# Патент USA US3075617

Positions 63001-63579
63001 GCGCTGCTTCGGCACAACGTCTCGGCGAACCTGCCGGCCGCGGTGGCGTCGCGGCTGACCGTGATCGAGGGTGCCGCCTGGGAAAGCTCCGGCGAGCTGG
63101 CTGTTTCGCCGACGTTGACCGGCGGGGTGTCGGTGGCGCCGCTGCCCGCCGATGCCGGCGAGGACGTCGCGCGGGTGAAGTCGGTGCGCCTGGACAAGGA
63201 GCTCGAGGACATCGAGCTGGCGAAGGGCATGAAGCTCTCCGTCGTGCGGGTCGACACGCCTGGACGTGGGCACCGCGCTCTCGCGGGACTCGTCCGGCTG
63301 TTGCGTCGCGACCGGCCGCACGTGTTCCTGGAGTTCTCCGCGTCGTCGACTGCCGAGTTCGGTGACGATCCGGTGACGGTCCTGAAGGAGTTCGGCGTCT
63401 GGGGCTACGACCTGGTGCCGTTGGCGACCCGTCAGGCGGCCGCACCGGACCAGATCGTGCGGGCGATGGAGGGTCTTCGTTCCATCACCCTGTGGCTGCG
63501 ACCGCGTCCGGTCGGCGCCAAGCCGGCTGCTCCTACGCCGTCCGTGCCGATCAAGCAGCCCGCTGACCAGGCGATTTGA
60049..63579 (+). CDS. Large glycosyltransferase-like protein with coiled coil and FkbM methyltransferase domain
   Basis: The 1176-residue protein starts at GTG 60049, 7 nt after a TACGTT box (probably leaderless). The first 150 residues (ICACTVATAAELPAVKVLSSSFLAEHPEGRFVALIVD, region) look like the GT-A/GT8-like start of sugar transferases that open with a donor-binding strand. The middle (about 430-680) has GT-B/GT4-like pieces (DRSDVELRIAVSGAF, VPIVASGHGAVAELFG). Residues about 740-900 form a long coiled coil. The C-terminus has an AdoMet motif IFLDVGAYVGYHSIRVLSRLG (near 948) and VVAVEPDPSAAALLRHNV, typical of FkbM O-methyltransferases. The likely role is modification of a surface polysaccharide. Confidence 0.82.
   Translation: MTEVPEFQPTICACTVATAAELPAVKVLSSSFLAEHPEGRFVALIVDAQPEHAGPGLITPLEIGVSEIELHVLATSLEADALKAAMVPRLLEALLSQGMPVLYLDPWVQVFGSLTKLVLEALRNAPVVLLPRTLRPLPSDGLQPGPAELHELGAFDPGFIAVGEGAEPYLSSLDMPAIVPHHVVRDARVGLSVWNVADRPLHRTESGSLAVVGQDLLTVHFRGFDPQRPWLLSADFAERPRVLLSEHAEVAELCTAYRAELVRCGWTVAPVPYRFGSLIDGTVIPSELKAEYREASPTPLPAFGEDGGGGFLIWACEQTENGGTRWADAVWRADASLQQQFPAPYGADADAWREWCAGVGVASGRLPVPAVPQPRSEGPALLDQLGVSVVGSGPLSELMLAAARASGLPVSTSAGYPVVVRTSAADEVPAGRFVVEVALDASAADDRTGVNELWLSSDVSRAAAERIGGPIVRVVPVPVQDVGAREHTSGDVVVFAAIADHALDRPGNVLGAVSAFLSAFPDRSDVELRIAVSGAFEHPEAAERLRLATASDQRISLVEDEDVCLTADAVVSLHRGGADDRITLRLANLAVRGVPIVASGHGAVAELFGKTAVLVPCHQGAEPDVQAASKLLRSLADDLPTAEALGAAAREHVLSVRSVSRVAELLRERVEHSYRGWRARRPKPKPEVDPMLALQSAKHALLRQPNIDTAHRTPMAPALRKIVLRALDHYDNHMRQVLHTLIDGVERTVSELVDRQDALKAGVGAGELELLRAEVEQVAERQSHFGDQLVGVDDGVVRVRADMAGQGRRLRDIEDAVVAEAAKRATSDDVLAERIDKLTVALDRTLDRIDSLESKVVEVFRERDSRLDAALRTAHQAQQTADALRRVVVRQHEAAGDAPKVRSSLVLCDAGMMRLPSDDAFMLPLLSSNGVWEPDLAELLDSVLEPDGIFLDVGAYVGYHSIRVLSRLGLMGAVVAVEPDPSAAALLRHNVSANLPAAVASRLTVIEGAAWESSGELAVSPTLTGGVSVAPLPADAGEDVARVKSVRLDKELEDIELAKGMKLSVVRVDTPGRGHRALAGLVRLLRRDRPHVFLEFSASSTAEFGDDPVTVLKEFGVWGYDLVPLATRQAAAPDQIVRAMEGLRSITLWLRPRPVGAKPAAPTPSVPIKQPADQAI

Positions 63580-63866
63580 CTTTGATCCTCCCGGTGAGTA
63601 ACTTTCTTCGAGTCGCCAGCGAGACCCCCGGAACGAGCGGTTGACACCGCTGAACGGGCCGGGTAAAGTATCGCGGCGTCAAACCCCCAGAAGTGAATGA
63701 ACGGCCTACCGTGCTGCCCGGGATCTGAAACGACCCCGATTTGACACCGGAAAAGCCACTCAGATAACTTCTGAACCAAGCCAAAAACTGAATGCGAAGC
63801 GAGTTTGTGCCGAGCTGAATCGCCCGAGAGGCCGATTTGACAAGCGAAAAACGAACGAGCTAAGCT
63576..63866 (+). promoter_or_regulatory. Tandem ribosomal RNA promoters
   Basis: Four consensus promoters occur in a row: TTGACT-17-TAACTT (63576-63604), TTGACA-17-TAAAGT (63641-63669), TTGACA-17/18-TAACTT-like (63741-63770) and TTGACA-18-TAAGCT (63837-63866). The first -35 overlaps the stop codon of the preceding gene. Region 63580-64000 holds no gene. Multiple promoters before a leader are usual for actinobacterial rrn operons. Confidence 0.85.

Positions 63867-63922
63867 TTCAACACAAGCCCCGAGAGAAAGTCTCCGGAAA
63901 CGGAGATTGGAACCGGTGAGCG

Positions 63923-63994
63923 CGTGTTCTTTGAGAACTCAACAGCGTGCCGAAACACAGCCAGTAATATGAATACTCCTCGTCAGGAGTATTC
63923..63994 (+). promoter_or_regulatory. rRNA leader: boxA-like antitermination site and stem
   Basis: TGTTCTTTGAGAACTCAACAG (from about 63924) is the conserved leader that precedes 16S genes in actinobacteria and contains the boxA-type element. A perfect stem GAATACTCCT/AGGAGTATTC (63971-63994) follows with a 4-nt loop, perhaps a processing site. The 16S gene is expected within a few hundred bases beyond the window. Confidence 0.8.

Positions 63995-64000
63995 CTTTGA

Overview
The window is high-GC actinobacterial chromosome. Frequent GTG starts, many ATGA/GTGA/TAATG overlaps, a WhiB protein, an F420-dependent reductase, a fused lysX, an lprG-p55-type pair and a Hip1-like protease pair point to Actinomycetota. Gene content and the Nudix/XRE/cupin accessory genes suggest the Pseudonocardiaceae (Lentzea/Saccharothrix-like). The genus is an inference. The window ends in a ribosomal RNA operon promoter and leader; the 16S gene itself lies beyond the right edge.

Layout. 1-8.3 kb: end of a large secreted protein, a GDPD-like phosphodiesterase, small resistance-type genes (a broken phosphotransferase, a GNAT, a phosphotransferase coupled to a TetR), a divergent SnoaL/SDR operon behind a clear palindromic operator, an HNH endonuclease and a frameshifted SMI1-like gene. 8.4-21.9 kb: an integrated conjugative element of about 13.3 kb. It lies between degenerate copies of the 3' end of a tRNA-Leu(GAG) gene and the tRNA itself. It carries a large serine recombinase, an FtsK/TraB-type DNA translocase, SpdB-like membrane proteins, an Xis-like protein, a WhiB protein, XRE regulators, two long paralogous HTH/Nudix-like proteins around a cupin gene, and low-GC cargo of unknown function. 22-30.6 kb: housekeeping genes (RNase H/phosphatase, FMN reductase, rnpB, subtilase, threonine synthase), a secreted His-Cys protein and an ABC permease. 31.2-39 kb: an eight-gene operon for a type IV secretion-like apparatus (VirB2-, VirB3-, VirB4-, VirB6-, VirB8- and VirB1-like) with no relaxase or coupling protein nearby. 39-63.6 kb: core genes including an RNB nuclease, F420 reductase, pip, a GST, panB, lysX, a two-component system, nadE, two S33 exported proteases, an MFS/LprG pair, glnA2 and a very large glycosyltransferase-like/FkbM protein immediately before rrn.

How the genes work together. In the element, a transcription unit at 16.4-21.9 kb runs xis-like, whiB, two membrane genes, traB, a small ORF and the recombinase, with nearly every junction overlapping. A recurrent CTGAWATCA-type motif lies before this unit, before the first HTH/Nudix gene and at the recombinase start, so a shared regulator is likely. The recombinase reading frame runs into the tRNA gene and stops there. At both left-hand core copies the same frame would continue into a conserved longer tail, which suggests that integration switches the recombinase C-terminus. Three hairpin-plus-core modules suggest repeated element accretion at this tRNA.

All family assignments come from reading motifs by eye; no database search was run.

код для вставки`Ian. 29, 1963 A. R. ArrKEN ETAL 3,075,607 SEISMIC EXPLORATION Filed Dec. 51, 1958 2 Shee‘lzs‘Sheeìl 1 BY ¿MM Jan. 29, 1963 A. R. A11-KEN E-r AL 3,075,607 s ISMIC EXPLORATION 2 Sheets-Sheet 2 . «ej Ã îìîìì? ' , i@ (_ ~ INVENTORS TTORNEYS United States Íl; arent ddee îßiïäßd? Patented dan. 29, i953 l 2 3,075,637 The l2 seismic signais produced by the geophones 5l through 62 are applied through connecting leads 7l~ä§2 to SEiSMifC EXPLÜRATEÜN Alexander R. Aitken, .lohn A. E. Gerrard, and George l’. ilarratian, Bailes, and Hal Si. iones, Houston, Tex., as signors to Texas instruments incorporated, Dalias, Tex., a corporation of Delaware >different channels of a multichannel preamplifier l5. After being ampliiied by the preampliher l5 the analogue seismic signals are applied through connecting leads 83 Sie to a multiplexer 16, which samples the amplitude of cach seismic signal at regular time intervals and then transmits the samples through connecting lead 95 in a single channel sequentially to analogue-to~digital con Prior to the present invention, the process of seismic exploration has been carried «out by making seismic rec 10 verter 17. ords in the held. These seismic records are then physically According to Shannon’s sampling theorem, an analogue signal containing no frequencies f cycles per second or we shall refere to as channels l through l2, respectively. higher may be completely represented by a sot of samples transported back to a data processing location Where the records are analyzed mentally, or with the aid of analyti cal apparatus such as that disclosed in the Patent No. 15 2,794,965, issued June 4, 1957, to William l. Yost. This procedure necessarily takes a lot of time. The iinal re seconds apart in time. For example, an analogue signal sults of any test are often not available until days after containing no frequencies 250 cycles per second or higher the test is performed. can >be completely represented by samples taken two 20 According to the system of the present invention, the milliseconds apart. It should be pointed out, however, seismic signals produced by the geophones are sequen that frequencies 250 cycles per second or above may not tially sampled and the sequentially sampled amplitudes be iiltered out from .an analogue signal by sampling the are converted into digital data. The digital data is then analogue signal at two millisecond intervals. Neverthe transmitted over a radio link to a computer, such as dis less, a faithful representation of an ordinary seismic sig« closed in British 1?atent 749,836, issued June 6, 1956, at 25 nal may be made for the purposes of digital analysis by the data processing center which processes the seismic samples taken not impractically close to one another. data and makes the results available after a matter of For most seismic signals, the samplinfy at intervals of two minutes instead of days. milliseconds will be satisfactory. ‘Erior to the present invention there was no known The multiplexer, since it samples the amplitudes of all method which gave satisfactory results of operating a 30 twelve channels, will transmit l2 sampled amplitudes for digital computer to process seismic data. This lack was each sampling interval to the analogue to digital con~ due to the fact that the mental process of analyzing the verter 1'7. The analogue to digital converter ll'î converts analog seismic records was for a large part subjective each sampled amplitude to a binary number. The ana and hence could not be programmed into a digital com 35 logue to digital converter also identities each group of puter` sampled amplitudes for each sampling interval and as The present invention comprises a method of program signs a binary number to each group to identify the time ming a digital computer to process the seismic data to of »the sampling for that group. The binary number as give results superior to those obtained by the subjective signed to each group of sampled amplitudes equals the mental or analog methods of the prior art. interval between the time of the shot and the time An additional object is to provide an improved method 40 time of sampling of such group of sampled amplitudes. These of seismic exploration which lends itself to an improved time intervals are expressed in sampling intervals rather quality, or as it is sometimes identilied, a more sophisti than seconds to facilitate the operation of the assigning cated data reduction procedure. of these time intervals to each group. A simple counter Further objects and advantages of the present inven may be used to determine the time interval assigned to tion can be understood when taken in conjunction with each group of sampled intervals. If the count registere the following drawings in which: FIG. l is a bloeit diagram illustrating the ovenall method and system of seismic surveying; and in the counter is increased by one for each succeeding group, the count registered in the counter will always EEG. 2 is an analog representation of a typical set oi 50 be the time interval, expressed in sampling intervals, be tween the time of the sampling and the time of the shot. seismic signals that may be obtained in a method of seis The binaryidata including the sampled amplitudes land mic surveying or that may be obtained when monitoring the assigned time intervals may be delivered through con the system of the present invention. necting lead 95 to and recorded by magnetic tape recorder ln a seismic surveying operation an explosion is set 22 to provide a record of the data in the tield. rl`he data oil below the ground to send shock waves traveling is also delivered through lead 97 to transmitter 18 and through the earth. This explosion is referred to in the then transmitted by transmitter 1S over a radio link to art as a shot. ln FIG. l the point of the explosion is receiver i9 in the data processing center. The data re designated by the reference number 3i. The shock ceived by receiver i9 is delivered through connection 99 waves travel in the direction indicated by the arrows and to tape transport 20 and recorded in binary digital form are reilected by the rock strata 32 and 33. After being 60 on a magnetic tape loop on tape transport itl. The data reflected by the rocl; strata, the shock waves travel up to is then fed from the magnetic tape loop to computer 2l gcophones Si through 62 which are spaced laterally through connection ltlll where it is processed. In the across the earth’s surface. The geophones 5l through 62 computer the data is digitally filtered, corrected for time transduce the waves into eletcrical energy to produce l2 displacement, the reilection zones determined which is analogue electrical signals in l2 separate channels which 65 called reflection picking, and then the depth and dip in we shall refer to as channels ll throuhg l2, respectively. formation computed. These signals are referred to as seismic signals. The re If O( t) is a time function vwith :a value of Zero outside iiected shock waves in the seismic signals are referred to »some ñnite time interval and if X(t) is another time as reiiection zones. A typical series of seismic signals that function, then the function would be obtained by monitoring such a process is shown 70 in FIG. 2. From these signals the depth and dip of the strata 32 and 33 can be determined. 3,075,6o7 3 4 . through @1_30 would be partially completed. Next, the seismic signal amplitude Xt+1 would be multiplied times constitutes a time function with certain frequencies re duced and/or eliminated from X(t). In other words, O1 through O32. The resulting product O1X1+1 would <I>(1-) is what is obtained after XU) has been filtered. The frequency transfer function Y(w) of vsuch filtering is the frequency spectrum G00) of the function O(t). Thus, by a proper choice of the filter operator 0(1‘) any filter start a new summation @t+1 and resulting products O2X1+1 through O32X1+1 would be added to the partially computed sums dit through @1_30. This process will go on until all of the ifs have been computed for the seismic signal.» As is well known in the seismic surveying art, the times by conventional L-C circuits. This kind of filtering is of the seismic signals must be corrected for normal move called cross-correlation (or convolution where the sign is minus) filtering. In the case of a signal existing in gaus 10 out, and incremental shock wave velocity increases with depth. Also, a static time correction must be added to sian noise,> the optimum cross-correlation filter procedure each signal. Because of the incremental average velocity involves the cross-correlation between a representation of increase with depth, the time correction is less for that part the 'signal and the signal plus noise function. AlthoughA of the seismic signal which occurs later. Thus, if t the noise in a seismic signal is not actually gaussian, quite favorable results can be obtained by using a typical shock 15 designates the time interval from the shot to the amplitude'y sampling, the time correction will vary with t and mustv wave reflection in the seismic signal as the filter operator be determined for each t. The time correction for each t" 0(1). is often determined from the formula AT=ATS+A in To carry out this operation digitally, the operator O(`t) which ATS is the known static time correction and is sampled at 32 points at sampling intervals equal to the sampling interval used in obtaining the digitalized seismic 20 signals. 'I‘he amplitude of the operator at each of these 32 points is converted to the binary system to give 32 binary numbers O1 through O32. Letting the binary num In the formula for A, d equals the lateral distance between ers equalling the sampled amplitudes of the seismic sig the geophone producing the seismic signal and the shot, nal for a single channel be designated by X1, X2, X3, . . . 25 V0 is the average initial velocity, and V1 is the incremental XI1 . . . in which the subscript indicates the time of the increase in the average velocity with depth. sampling, the computer is programmed to solve for each By rearranging the terms of the formula for A, the may be simulated including many which are not realizable sampled amplitude of the seismi-s signal the equation equation 30 in which X(t) is any one of the sampled amplitudes of the seismic signal. The «P’s obtained then will represent the amplitudes of the seismic signal after it has been filtered. For every `<I>, an X is determined. Thus, @tris deter mined for X(t). Together all of the «ifs for one seismic signal comprise sampled amplitudes of the ñltered seismic signal. These <I>’s are spaced at Vthe same intervals or the sampling intervals of the X’s. l is obtained. If an arbitrary value is assumed for A, for example 50 sample intervals, then the expression on the left side of the equation will have a negative value for all 35 t less than the t for which the assumed value of A is core rect. Therefore, if the expression 21/’12t3-l-2V0V1t2-l-2V02t-íiÃ 40 is evaluated for increasing values of t with A equal to the assumed value, the value of t at the time the expres sion turns positive will be the t for which the assumed operation on the seismic signals of each of the 12 channels. value of A is correct. This operation will produce twelve series of binary num 1 By evaluating Ythe expression for increasing t and de bers, „one series for each channel, each of which is the sequentially sampled amplitudes of a seismic signal of a 45 creasing the value of A by one increment each time the expression becomes positive, the A’s for each t after the different one of the signal channels after such seismic t for which the arbitrarily assumed value of A is correct signal has been filtered. These filtered seismic signals may be determined. The computer is programmed to of channels 1 through 12 shall be designated <I>‘1(t) carry out these operations and thus the AT’s are deter through <ï>12(zf), respectively. The series of binary nurn bers which make up the sequentially sampled amplitudes 50 mined. In this yprogramming the value of A is initially chosen large enough that the AT at which the value of of the functions lï>(z‘) shall be designed as follows: The computer is programmed to carry out this filtering the expression goes positive occurs in the seismic signals prior to the useful part of the seismic signals. ’ It is convenient to program the computer to determine 55 the time correction AT for each <I> along with the deter In each binary number of the above series of binary numbers, the superscript designates the channel of the ñltered function of which such binary number is a sam# mination of such <I>. To carry out the operation of reiiection picking, each one of the filtered seismic signals is operated on to form a -function p(t) and aU) from each seismic signal. The tween the shot .and the sampling of the filtered function 60 function p(t) is formed from a seismic signal by identify ing the peaks and troughs of the seismic signal. The func. to produce such binary number. The unit'of the time in tion 1;(1?) is made to equal l at the time of each of the tervals expressed .bythe subscripts is sampling intervals. pled amplitude, `and the subscript is the time interval be~ peaks and made to equal zero at each of the troughs.. `In carrying out the filtering operation for one of the Numerical representation of straight lines are then con seismic signals it is convenient `to perform the summation for several lIfs at once. To do this, partially completed 65 nected between the peaks and the troughs thus forming the new function p(t). The function rr(t) is derived summations for @1_1 through @1_31 will be stored in the from a seismic signal by identifying the peaks and troughs computer at sequential adresses in the computer. Then ofthe seismic signal. The function a(t) is then made to XU) is multiplied in sequence by the Values O1 through equal the absolute value of the peaks and troughs at the O32. The product X101 will be stored to start a new summation. -The product X102 will be added to the 70 times of the respective peaks and troughs. Straight lines are then connected between the adjacent absolute values partially computed snmfor @1_1. Likewise, each of the and thus the function :1(1‘) is derived from the seismic sig products X103 through XtOgZ Vwill be added to the par nal. The functions a‘l-(t) through a12(t) are derived from tially completed summations @1__2 through <I>1_31, respec the filtered seismic signals of channels 1 through 12, re tively, to further compute these summations. The summa tion @1_31 would then be completed and the summations @t 75 spectively. TheV functions p1(t) through P120) are ¿finil4 3,075,607' 5 derived from the ñltered seismic signals of channels 1 obtained from the formula S(9, t) :K0P(0, t)[A(0, l) through l2, respectively. -l-Ks] in which K0 and Ks are constants. After all of the combined search functions Sw, t) are obtained they From the functions a1(t) through ¿112(1‘), a plurality of search functions A(0, t) are computed at each sampling from the following formula: are examined to determine whether they exceed an arbi trary selection level L1. if one of the S(0, t)’s for -any given time t is found to be above the arbitrary selection value, the highest S(0, t) for that time t is selected as in dicating the existence of a rellection Zone. Once the existence of a reflection zone is determined, This formula for A(0, t) perhaps may be better under 10 the criteria selection level is changed from L1 to L2, which is slightly less than L1 for all the SU), 2)’s of that stood graphically. If the functions a1(t) through ¿112(1?) reflection zone. Thus, the reilection Zones are identiîicd. were plotted on the same time coordinates with each func The depth and dip of the rock stratum or strata causing tion placed in order according to its superscript, then the each reilecticn zone can then be determined. values of the function (11(1‘) through ttl-2U) used in the The computer is programmed to carry out this reflec summation in the formula for computing A(0, t) will be 15 tion picking operation. Of course, the computer oper found at the intersection of a straight line with the zero ates on the e’s, the binary numbers which represent the amplitude ordinate of each of the functions ¿11(t) through sequentially sampled seismic signals after they have been @12(1‘). The straight line is referred to as a search line. lîltered and time corrected. The search line will intersect the zero amplitude ordinate To identify the peaks and troughs, the series of e’s of ¿11(2) at time t and the zero ordinate of the function 20 representing each seismic signal are taken in time se ¿112(1) at the time t+0. The search factors A(0, t) corn quence and each preceding e is subtracted from each puted at each sampling interval will have different H’s rang succeeding <î>. Whenever the sign of the result of this ing from plus 4 to minus 4 sampling intervals. series of subtractions changes from positive to negative, From the functions p1(t) through p12(t) a plurality of search functions P(9, t) are computed from the following 25 a peak is identiiied at this point'. Whenever the results from the series of subtractions change from negative to formula: v-i l n HM) positive a trough is identified 4at this time. To compute the function p(t) from a seismic l.signal the computer is programmed to assign the binary nun»l 30 ber l to the time of the identified peaks and O to the time of the identiiied troughs. At the standard sampling intervals between the peaks zuid the troughs, the com puter is programmed to assign values interpolated be~ In this formula P1' is a constant equal to 0.25 which is the average coherence coeiiicient for a set of random time functions, and S is an integer selected so that 2S is the tween 0 and l. Thus, a series of binary numbers are computed assigned to times at the standard sampling intervals. rthis series of numbers will represent sequen approximate length of a single cycle of one of the central tially sampled amplitudes of a p(1). The computer is frequencies in the spectrum of a shock wave reflection. programmed to make this computation for each filtered seismic signal to produce a series of binary numbers for each seismic signal. These series of binary numbers 4.0 p12(t) are plotted on the same time coordinates with their shall be identified as follows. Zero amplitude ordinates equally spaced and each func~ tio-n placed in sequence- accorcling to its superscript, then The formula for P(0, t) may be better understod if explained graphically. if the functions p10) through the summation 1 12 L L~1 45 12?;1'113 (H‘ 11 9) P12(f)=p112, @12,11312 - » ~ P1112 equals the average value of the values of the functions n10) through [1120) at the intersection of the zero ordi 50 Here again, the superscripts designate the channel and the subscripts designate the time t. nates of the functions with a search line intersecting To compute the function 0(1) for `a seismic trace the 1:1(1‘) at time t and intersecting a12(t) at time z‘-}-0. The computer is programmed to assign the absolute value of summation the amplitudes of the filtered and time corrected seismic signal to the times of the peaks and troughs. The com puter is programmed to assign at the standard sampling intervals between the times of the peaks and troughs, A values interpolated between the values assigned at the peaks and troughs. rthus, a series of binary numbers of numbers obtained by taking the value of each func are computed and assigned to times at the standard satu~ tion at the intersection with the said search line and sub tracting from each value the average value of the func 60 pling interval. This series 0f numbers will represent the sequentially sampled function @(1‘) derived from the ñl tions at all the intersections. The average of the abso~ then equals the average of the absolute values of a series lute values of the series of numbers is obtained as de scribed above for each of a` series of parallel search lines spaced at intervals of one sampling interval. If each of these averages is subtracted from Pr and the results of tered signal. the subtraction added together, then the summation The computer is programmed to make this computa tion for each filtered seismic signal to produce a series o-f binary numbers for each seismic signal. These series of numbers shall be identified as follows. will be obtained, The subscript of the cz’s of each of these series desig For each 0 and t a combined search factor S(6, t) is nates the time t and the superscript designates the chan amaca? d» 7 and scope of the invention which is to be limited only `as defined in the appended claims. What is claimed is: '1. A method of seismic exploration comprising the 5 steps of: nel. The computer is programmed to compute A(0, t) for each t and 6 according to the formula: l 12 .4(0, wzïêzaœwm N=1 in which DN equals a set of digital delays such that D12=0, D1=O and the other DN's are chosen such that DN 11 5 is equal to a minimum. The computer is programmed to compute P(6, t) according to the formula a. creating a seismic disturbance at a field test site -where reilectionzones of interest may be present, b. detecting the -seismic Waves resulting from said seismic disturbance and converting the detected Waves into a series of electrical signals from spaced points in the vicinity of said seismic disturbance, 9 amplifying said series of electrical signals in an analog'preampliiier and d. Vdelivering said series to multiplexing means and e. therein mixing and combining said series into a l2 PtL+D+M 121751 single channel of analog signal, f. delivering said single channel of analog signal to an analog-to-digital converter and ‘ in which DN is determined in the same manner it is de 20 termined in the formula for determining A(0, t). The computer is programmed to then compute S(6, t) g. converting said single channel of analog signal into ' a single channel of digital signal, l. delivering said single channel of digital signal to a zones in the following manner. radio transmitter, í. transmitting said -digital signal to a remotely lo cated radio receiver, j. delivering said received digital signal to a computer, `and S(0, t). The selected S(0, t) indicates the existence of . analyzing said received signal for detecting reflec tion zones whereby an immediate result is obtained at said remote location while said seismic explora tion operation is in progress. 2. A method of seismic exploration as in claim 1, for each 6 and t according to formula The computer is programmed to select the reflection All of the SU?, t)’s are compared in time sequence With L1 to determine which S(0, t)’s are greater than L1. When one of the S(6, t)’s is found to be greater than L1, the S(0, t) at the same time t having the highest value is selected and recorded 30 along with the 0 and t used to compute the selected a reflection zone. Once the existence of a reflection zone has been indicated, all the succeeding S(0, t)’s in the same reilection zone are compared with L2, which is slightly less than L1, to minimize -lluctuations at the be~ ginning and end of the reflection zone. The computer is programmed to determine accurately k. unscrambling said previously mixed signal, and wherein said step Iof unscrambling said mixed signal comprises digitally filtering and separating said signal into a plurality of digital signals for computation pur poses. v'3. A method of seismic exploration as in claim 2, wherein said step of analyzing said received signal com prises: generating a set of first functions based on the the times and responses from the reflection zones using the data obtained from the operation of selecting reflec 40 absolute values of the peaks of said plurality of digital signals; generating a set of second functions based on tion Zones. The computer carries out this operation by the positive and negative peaks of said digital signals; examining the reflection zone information with increas generating a set of third functions based on said first ing t until a picked zone is encountered. The computer functions; generating a set of fourth functions based on then examines the values of <I>1(t) occurring after the time of the start of thepicked reflection Zone to locate 45 said second functions; generating a set of ñfth functions based on the combined third and fourth functions to pro the first trough occurring in <ID1(t)‘ after the start of the vide a set of search functions for indicating the existence picked reflection zone. The computer next examines the of a reflection zone. value of @120) to find the nearest trough in the func 4. A method of seismic exploration as in claim 3, tion @120) to a time occurring the time 0 after the time of the trough determined in @10). The times of the two 50 wherein said search functions are generated in accord ance with the formula: located troughs then are recorded. The computer is programmed to carry out the above operation for each picked reflection. i The computer may be programmed to make these re corded times of these troughs available to the operator, 55 or the computer may be programmed to convert this information into dips and depths for the strata causing the reflections. In the above description the number of seismic signal channels is twelve. The invention, of course, may be 60 used with a different number of channels. This and other modifications are deemed to come Within the spirit References Cited in the tile of this patent UNITED STATES PATENTS Re. 23,686 2,265,513 Heising ______________ __ July 14, 1953 Burg ________________ __ Dec. 9, 1941 ’ 2,794,965 Yost ________________ __ June 4, 1957 2,836,356 Forrest et al ......... __ May 27, i958 ` 2,845,597 Perkins _____________ __ July 29, 1958 2,874,356 'Peterson _____________ __ Feb. 17, 1959